November 11, 2008
FE, N.M. - Gov. Bill Richardson traveled to Gallup High School and
Farmington High School late last month to talk with students and
Navajo leaders about the first Navajo textbook, "Diné Bizaad Binahoo'aah"
(Rediscovering the Navajo Language). This is the first time that
a text written by a Navajo author has been adopted as a textbook
for teaching the Navajo language.
textbook, written by Evangeline Parsons Yazzie, Professor of Navajo
at Northern Arizona University, and Margaret Speas, Professor of
Linguistics at University of Massachusetts, was adopted as a state
approved textbook in July. School districts may now conduct their
own reviews and selections of new texts that will be in the classroom
beginning in the 2009-2010 school year.
the Gallup and the Farmington school districts have begun to use
the new textbook this school year.
thank Dr. Parsons Yazzie and Dr. Speas for your commitment to this
project and for your dedication to helping preserve the Navajo language,"
Gov. Richardson said. "One of my first acts as governor was to sign
the state's Indian Education Act, which among other things, calls
for culturally relevant instructional materials and preserving Native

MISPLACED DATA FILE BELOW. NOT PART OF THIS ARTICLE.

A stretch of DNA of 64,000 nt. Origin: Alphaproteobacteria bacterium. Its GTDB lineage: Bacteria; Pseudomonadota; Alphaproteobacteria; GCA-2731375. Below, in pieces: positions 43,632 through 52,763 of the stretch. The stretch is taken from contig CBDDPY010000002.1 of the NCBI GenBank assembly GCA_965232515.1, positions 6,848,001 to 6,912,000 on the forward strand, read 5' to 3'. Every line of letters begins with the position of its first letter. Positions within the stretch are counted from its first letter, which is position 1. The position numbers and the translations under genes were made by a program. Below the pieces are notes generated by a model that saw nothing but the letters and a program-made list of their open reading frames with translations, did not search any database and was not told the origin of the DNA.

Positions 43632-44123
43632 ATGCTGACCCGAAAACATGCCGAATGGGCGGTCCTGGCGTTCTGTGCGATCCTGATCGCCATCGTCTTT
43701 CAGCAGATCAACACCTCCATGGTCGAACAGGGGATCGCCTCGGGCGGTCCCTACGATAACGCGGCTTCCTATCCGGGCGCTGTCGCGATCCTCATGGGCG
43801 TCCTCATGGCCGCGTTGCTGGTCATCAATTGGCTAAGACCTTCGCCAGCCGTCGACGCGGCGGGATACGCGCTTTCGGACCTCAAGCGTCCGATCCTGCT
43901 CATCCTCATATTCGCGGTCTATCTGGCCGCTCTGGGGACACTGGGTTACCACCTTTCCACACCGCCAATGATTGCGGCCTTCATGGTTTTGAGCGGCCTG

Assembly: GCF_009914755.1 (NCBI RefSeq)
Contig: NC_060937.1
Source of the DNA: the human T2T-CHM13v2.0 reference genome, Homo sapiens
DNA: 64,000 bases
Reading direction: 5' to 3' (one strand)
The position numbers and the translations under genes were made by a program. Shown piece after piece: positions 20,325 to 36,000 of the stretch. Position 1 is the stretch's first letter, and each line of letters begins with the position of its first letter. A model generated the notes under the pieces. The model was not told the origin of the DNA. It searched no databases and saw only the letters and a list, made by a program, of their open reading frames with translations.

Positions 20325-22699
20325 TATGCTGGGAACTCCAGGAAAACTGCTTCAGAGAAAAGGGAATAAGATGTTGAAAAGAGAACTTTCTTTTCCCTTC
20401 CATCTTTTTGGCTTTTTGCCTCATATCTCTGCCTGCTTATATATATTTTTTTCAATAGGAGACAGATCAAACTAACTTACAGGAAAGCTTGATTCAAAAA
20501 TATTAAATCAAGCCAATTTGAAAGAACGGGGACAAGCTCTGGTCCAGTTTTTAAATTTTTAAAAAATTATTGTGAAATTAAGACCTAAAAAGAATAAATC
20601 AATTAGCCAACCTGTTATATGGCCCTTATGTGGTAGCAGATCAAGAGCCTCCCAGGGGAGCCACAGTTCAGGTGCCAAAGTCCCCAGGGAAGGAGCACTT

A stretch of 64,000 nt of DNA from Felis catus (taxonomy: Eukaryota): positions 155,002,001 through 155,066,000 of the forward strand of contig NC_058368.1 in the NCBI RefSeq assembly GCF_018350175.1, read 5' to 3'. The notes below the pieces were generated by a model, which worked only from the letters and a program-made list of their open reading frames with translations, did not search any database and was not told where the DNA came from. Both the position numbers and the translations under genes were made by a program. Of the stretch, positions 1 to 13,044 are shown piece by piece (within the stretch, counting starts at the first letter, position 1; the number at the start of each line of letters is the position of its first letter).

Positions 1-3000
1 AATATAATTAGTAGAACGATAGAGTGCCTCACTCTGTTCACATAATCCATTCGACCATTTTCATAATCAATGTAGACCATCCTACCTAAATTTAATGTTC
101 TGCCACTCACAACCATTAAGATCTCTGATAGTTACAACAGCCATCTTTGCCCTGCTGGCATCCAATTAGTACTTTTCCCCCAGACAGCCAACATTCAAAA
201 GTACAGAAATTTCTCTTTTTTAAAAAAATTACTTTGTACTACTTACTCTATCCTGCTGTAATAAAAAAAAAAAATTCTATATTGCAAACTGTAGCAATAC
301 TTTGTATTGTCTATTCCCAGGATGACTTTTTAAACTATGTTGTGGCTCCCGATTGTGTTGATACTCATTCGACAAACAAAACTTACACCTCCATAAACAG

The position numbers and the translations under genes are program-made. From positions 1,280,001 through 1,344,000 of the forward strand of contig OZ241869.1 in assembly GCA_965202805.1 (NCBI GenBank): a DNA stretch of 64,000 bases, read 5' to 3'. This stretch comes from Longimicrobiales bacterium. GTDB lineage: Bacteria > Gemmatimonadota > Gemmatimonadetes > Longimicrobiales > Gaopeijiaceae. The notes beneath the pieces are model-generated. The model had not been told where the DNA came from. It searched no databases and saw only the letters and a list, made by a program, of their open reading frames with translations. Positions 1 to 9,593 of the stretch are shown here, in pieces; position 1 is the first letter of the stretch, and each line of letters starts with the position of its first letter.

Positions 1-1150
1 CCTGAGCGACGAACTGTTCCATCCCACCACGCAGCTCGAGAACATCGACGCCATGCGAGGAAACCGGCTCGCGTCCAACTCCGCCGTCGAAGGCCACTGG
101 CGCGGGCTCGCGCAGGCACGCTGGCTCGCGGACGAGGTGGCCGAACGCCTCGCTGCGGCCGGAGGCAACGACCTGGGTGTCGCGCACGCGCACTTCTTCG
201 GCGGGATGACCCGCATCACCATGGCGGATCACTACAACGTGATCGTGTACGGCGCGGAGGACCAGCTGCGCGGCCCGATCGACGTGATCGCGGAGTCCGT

languages. Your textbook is a commitment to our Native American
students and the Navajo Nation that your language will continue."
Richardson was joined at the news conferences by Secretary of Education
Veronica C. García, Secretary of Indian Affairs Alvin H. Warren,
Navajo leaders and state legislators. During the news conferences,
students talked about their experiences using the new textbook.
this textbook, Navajo students will have the opportunity to understand
the history of their family and culture while improving their academic
achievement," García said. "Reading scores for Native American students
have increased 6 percent over the last four years. We have also
increased the number of Native American teachers and administrators
by 15 percent in the last four years Language is the key to education
goals, and Dr. Parsons Yazzie and Professor Speas have provided
a resource for students to better understand language and cultural
Mexico has made great strides towards improving the quality of education
for Indian students in the state and providing competitive access
to economic opportunity, and prosperity," Warren added.
Parsons Yazzie and Professor Speaks have made a huge contribution
to the preservation of the Navajo language, a gift to future generations."
are eight Native American languages are taught in New Mexico public
schools with over 5,000 in Navajo language classes. The textbook
will provide resources to teachers of Navajo language and also supports
the 2007 Amended Indian Education Act, which calls for ensuring
culturally relevant instructional materials.